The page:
Probably not… 🙂
However, twittering (links to) blog posts is only one of the many ways in which twitter has served me in the last months.
Twitter, a micro-blogging free online tool, has become incredibly popular among web users in the last few months. It has also entered the educational world and it is surprisingly bringing people together over 140 character messages. Is it a case to say less is more? Or is it just the way we have become?
The most amazing fact yet is not really the size of the messages, but how it enables information to flow and the narrative to grow. And oh boy, does it do so.
I must say I was a really bit sceptic about it at the beginning. I always am. I am never an early adopter. It takes time for me to get into things. It’s just a reflection of who I am, I guess. Rather than my finding the tool, I need the tool to find me [if this makes any sense at all…]. I will explain….
I can’t even remember when I first created my twitter account, but I do remember thinking about why I should have one. It was too limitative for someone like me who has very little synthesis capacity. It would just take me ages to write a 140 character message, and I wasn’t sure I was going to get much out of it. Furthermore, not many of my online friends were in twitter…yet! I immediately put twitter in my have-an-account-but-not-using-it-tool shelf. And it remained there for a while until Carla Arena and the Blogging 4 Educators team spiced up my curiosity about it once again.They were twittering and I started following them.I was fascinated by the amount of relevant information, bits of personal insights and also some trivial tweets that were arriving at my desktop in a twinkling of an eye. It was fun and most times relevant. I started seeing the point of it. Twitter had finally been able to reach out to me – or better said – the people who were using it. And so I decided to give it another try. I shyly started twittering, hoping no one would notice me (what could I actually offer in a 140 character message?). To my surprise, I started getting more used to it (you need to create online twitter habits!!). I got better at short messages. I have to use “short-cuts” most times – not very scholastic, but it does the trick!! 😉 I also started communicating with others via twitter. I noticed that there were also people who actually read my messages, as I was getting some @me tweets too. It is interesting how people communicate directly and indirectly with others by sharing links, responding to questions, providing additional insights and sometimes even guiding in alternative directions, which they also find useful. All of a sudden micro-communication was increasingly entering my world. Because I started following more people, more twitters also decided to follow me – I still haven’t figured out how selective people are about who they follow, but I have ended up even following some of those who my twitter-fellows follow because of the tweet-conversations they are following (confusing, ha?). In this sense twitter has enabled me to enlarge my connections and networks [even if in a rather lurking way, as I tend to communicate, not exclusively, but more often with those who I already knew from other venues]. Micro-blogging has largely contributed to my learning.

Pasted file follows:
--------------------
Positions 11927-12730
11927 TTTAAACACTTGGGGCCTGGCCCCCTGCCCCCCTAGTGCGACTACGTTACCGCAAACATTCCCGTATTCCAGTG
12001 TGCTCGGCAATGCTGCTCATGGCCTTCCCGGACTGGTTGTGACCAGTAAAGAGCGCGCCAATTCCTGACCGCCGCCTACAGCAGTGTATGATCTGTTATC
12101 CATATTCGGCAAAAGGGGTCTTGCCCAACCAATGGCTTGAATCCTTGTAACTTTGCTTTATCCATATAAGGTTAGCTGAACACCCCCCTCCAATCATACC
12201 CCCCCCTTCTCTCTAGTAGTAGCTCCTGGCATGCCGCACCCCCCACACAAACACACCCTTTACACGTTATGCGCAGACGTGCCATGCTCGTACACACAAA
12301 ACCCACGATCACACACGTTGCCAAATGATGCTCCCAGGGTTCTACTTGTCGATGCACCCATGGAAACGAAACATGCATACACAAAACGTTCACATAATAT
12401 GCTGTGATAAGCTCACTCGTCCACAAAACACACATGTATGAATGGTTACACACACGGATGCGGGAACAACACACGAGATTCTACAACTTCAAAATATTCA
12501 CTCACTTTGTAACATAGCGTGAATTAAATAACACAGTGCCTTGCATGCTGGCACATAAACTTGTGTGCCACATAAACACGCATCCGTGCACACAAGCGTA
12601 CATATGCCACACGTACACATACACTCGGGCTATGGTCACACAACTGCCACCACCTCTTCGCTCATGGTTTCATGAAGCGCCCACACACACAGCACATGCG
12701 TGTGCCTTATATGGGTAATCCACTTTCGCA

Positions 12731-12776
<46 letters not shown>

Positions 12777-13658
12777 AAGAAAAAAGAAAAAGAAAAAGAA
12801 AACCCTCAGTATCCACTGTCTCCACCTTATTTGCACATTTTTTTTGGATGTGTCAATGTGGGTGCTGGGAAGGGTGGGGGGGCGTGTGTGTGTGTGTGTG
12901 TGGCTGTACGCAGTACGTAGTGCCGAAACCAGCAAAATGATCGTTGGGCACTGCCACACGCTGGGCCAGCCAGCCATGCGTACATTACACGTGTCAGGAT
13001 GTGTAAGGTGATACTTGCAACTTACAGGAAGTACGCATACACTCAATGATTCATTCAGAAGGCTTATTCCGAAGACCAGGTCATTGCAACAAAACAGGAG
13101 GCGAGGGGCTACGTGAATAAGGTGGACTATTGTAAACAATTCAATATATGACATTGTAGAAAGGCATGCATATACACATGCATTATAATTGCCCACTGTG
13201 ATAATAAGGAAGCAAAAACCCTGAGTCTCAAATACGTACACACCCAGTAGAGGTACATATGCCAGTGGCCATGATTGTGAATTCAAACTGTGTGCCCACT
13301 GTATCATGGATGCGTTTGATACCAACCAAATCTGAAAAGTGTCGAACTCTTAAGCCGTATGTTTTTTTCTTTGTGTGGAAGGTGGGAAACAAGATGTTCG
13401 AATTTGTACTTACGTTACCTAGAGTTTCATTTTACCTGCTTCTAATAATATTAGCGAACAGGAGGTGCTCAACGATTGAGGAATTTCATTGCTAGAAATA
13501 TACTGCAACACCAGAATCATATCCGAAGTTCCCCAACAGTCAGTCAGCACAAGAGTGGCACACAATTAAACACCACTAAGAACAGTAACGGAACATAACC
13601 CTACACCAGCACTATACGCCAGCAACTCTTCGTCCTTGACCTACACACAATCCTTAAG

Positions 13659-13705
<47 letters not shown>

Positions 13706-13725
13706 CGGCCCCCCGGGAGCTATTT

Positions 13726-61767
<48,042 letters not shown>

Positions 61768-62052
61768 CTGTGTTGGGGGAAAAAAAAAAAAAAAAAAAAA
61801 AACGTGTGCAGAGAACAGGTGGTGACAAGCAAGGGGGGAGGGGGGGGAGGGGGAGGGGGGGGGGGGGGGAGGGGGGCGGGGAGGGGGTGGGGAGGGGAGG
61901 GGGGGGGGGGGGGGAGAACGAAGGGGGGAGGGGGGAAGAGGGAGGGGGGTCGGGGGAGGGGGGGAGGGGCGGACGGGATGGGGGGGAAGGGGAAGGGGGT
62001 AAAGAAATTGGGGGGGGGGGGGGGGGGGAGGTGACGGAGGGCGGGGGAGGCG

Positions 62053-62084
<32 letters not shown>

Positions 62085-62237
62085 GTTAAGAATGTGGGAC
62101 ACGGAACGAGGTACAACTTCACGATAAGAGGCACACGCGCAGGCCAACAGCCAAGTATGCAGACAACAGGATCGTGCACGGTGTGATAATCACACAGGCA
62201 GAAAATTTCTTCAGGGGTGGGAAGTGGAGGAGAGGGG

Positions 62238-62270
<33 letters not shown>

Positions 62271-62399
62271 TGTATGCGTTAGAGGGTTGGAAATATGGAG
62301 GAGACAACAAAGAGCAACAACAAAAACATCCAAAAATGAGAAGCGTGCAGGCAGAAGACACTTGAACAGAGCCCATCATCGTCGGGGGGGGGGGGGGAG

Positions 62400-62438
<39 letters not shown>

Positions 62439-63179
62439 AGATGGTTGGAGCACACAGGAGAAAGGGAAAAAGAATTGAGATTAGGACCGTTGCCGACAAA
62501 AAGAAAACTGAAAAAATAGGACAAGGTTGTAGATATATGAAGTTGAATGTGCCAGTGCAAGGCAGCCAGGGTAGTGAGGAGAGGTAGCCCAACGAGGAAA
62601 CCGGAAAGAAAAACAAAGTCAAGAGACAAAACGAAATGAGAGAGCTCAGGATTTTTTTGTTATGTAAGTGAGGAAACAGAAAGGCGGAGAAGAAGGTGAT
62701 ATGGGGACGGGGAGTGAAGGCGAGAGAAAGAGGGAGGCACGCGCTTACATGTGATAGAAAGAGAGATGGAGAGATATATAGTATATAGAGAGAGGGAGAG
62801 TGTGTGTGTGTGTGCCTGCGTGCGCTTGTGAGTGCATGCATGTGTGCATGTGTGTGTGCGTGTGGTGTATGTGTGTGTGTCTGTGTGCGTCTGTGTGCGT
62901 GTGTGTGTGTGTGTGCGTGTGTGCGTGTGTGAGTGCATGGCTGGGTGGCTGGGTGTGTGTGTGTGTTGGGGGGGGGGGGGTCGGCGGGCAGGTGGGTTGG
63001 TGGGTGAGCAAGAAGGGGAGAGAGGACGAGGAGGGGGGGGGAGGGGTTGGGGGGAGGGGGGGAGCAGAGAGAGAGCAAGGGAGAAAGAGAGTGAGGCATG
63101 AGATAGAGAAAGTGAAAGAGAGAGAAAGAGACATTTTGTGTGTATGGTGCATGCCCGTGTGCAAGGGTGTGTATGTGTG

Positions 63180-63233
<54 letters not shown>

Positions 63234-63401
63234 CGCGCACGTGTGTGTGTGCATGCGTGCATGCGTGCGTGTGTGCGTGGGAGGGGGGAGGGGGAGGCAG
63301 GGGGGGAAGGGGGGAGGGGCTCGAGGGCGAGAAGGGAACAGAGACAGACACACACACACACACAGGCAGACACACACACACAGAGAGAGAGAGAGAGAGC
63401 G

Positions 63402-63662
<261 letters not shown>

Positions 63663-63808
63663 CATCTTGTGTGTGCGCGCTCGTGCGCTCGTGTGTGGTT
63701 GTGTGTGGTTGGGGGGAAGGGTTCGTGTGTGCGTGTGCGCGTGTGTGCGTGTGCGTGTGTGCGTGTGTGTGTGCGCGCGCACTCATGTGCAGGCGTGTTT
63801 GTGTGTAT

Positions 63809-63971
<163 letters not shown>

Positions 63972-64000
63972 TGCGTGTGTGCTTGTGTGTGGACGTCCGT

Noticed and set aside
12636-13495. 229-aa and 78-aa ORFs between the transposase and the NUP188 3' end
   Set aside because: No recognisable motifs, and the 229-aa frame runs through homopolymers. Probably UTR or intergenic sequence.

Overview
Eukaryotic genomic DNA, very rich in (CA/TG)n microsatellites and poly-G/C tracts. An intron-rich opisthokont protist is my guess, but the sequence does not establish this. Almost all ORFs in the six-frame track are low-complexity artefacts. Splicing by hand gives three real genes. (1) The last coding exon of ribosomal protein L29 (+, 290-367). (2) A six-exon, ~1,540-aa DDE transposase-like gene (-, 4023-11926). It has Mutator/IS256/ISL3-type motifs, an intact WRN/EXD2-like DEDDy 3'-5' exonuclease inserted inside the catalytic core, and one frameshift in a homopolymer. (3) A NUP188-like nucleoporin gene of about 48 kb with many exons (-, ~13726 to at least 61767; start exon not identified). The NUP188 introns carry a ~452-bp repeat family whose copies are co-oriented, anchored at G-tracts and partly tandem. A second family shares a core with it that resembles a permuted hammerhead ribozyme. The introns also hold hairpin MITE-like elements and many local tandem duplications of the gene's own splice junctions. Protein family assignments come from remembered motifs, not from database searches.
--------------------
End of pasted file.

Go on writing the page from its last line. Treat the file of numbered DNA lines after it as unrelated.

There is of course many questions that arise from this new practice and means of communication, sharing, networking…learning. Yes, Learning. That no one can deny! Many of the hot issues around twitter relate to the literacy theme. Are we becoming lazy at writing? Will this type of discourse ill-influence our essays? Will it give little-johnny bad writing habits? Are we destroying the language?, etc.
Well, I don’t think so. I believe that in learning everything counts. We don’t learn only from the most sophisticated prose [I am even tempted to say that it is where it has less chances to happen, although it can help refine it]. We don’t speak the way we write, and we obviously won’t be using a twitter register when applying for a job, for instance, although you might get to know about your future job through twitter!!
Different contexts call for different registers. It has always been like this, I don’t think it’s going to change now. So, I have a hard time understanding why we should be so concerned or see it as an evil practice which will ruin the kids’ writing capacity.
Okay, I am being quite ironic now, but the fact is that in our daily lives we all express ourselves differently from the way we develop an academic speech, for example. By the same token we adopt different speech tones according to our target audience.
It doesn’t mean however that we don’t gain something from all the different situations we get involved in. We just have to be flexible and understand the differences of the several contexts in which we have a presence. Twitter is just one more application to add to the panoply of others means of micro and instant communication which make us reinvent the way we get our ideas across and interact. Through sms, instant message and now twitter a new language register (or a sub-set of it) has emerged – it’s a pure reflection of the immediacy of such channels. Preventing learners from using such environments is a lost battle. They are using it already. They have started doing so way before we did. It’s a dialect they master and which they enjoy.It belongs to their generations.Hence, there’s a certain magic in it.
I truly believe it can be accommodated as part of the teaching and learning experience. It has great potential, and some educators are already doing so, as it has recently been reported here.
More about group twitter note taking soon!